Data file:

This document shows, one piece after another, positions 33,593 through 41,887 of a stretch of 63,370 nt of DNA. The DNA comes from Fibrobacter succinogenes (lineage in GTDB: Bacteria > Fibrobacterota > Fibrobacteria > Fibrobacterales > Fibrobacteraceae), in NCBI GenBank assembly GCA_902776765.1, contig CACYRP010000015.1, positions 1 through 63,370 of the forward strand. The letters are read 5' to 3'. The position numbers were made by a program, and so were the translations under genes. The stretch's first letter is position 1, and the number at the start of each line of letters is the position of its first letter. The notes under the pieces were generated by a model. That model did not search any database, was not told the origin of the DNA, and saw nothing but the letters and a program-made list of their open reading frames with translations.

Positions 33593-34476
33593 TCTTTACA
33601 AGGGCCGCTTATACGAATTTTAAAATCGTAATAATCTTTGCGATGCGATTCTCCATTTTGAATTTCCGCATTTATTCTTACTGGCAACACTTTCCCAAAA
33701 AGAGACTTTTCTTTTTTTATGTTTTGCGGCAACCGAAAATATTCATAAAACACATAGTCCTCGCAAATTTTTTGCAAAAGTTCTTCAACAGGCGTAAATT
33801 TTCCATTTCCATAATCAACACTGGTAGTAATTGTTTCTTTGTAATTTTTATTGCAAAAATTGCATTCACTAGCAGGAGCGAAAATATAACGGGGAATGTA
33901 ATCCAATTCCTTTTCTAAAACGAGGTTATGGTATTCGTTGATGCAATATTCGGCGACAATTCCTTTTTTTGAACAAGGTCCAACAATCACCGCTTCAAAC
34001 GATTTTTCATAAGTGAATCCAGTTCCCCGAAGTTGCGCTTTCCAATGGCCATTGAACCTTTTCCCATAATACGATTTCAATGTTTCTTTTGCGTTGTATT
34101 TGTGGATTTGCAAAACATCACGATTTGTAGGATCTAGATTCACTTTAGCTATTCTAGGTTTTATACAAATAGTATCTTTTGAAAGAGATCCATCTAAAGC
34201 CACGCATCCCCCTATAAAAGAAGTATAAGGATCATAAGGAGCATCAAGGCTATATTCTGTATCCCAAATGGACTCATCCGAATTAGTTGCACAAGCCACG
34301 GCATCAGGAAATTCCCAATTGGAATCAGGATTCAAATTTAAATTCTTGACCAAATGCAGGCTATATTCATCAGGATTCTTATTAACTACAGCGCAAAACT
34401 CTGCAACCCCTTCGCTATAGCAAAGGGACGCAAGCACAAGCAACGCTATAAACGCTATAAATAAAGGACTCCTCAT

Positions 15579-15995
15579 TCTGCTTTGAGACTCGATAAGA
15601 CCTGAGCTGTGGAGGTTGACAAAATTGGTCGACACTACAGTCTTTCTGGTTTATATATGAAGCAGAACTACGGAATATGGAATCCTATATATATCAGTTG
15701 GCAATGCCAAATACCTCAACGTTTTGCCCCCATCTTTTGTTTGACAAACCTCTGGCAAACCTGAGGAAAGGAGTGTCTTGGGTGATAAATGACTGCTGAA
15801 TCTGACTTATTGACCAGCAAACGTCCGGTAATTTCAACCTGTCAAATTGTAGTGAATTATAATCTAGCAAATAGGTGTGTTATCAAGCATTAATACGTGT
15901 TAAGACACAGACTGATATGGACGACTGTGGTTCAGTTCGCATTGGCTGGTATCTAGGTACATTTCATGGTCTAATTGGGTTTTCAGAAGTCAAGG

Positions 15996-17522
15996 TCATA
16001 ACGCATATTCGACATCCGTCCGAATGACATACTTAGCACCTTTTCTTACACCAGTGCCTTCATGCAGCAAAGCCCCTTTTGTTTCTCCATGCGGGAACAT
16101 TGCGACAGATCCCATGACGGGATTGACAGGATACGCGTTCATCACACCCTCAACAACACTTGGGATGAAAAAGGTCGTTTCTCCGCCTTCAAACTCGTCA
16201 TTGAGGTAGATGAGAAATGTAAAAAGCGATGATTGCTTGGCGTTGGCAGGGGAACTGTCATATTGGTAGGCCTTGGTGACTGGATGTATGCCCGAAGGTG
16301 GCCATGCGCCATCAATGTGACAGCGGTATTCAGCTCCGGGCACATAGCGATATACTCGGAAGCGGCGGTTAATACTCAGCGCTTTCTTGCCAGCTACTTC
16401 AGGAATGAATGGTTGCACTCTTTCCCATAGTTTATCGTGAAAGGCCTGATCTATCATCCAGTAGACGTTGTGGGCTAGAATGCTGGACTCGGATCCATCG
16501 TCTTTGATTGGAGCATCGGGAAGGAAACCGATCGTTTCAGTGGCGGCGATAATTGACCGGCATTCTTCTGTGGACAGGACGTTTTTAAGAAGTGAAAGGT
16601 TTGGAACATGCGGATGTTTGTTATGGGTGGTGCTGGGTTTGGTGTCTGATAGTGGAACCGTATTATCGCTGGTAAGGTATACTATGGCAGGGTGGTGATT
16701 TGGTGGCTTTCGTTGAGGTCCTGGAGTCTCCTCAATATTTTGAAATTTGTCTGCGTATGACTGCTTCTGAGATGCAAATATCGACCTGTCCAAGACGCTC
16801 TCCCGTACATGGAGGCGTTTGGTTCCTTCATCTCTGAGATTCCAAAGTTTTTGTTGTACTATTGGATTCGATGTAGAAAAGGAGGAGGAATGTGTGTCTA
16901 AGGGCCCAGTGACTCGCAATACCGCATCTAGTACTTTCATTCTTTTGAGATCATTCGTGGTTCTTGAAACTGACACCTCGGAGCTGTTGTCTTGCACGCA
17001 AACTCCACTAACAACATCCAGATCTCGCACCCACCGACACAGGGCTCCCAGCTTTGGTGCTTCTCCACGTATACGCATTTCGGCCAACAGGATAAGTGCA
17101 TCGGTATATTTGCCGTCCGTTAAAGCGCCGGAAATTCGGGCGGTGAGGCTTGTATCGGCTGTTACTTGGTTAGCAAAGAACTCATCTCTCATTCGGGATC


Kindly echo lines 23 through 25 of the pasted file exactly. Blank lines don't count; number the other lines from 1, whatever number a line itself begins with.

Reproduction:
16201 TTGAGGTAGATGAGAAATGTAAAAAGCGATGATTGCTTGGCGTTGGCAGGGGAACTGTCATATTGGTAGGCCTTGGTGACTGGATGTATGCCCGAAGGTG
16301 GCCATGCGCCATCAATGTGACAGCGGTATTCAGCTCCGGGCACATAGCGATATACTCGGAAGCGGCGGTTAATACTCAGCGCTTTCTTGCCAGCTACTTC
16401 AGGAATGAATGGTTGCACTCTTTCCCATAGTTTATCGTGAAAGGCCTGATCTATCATCCAGTAGACGTTGTGGGCTAGAATGCTGGACTCGGATCCATCG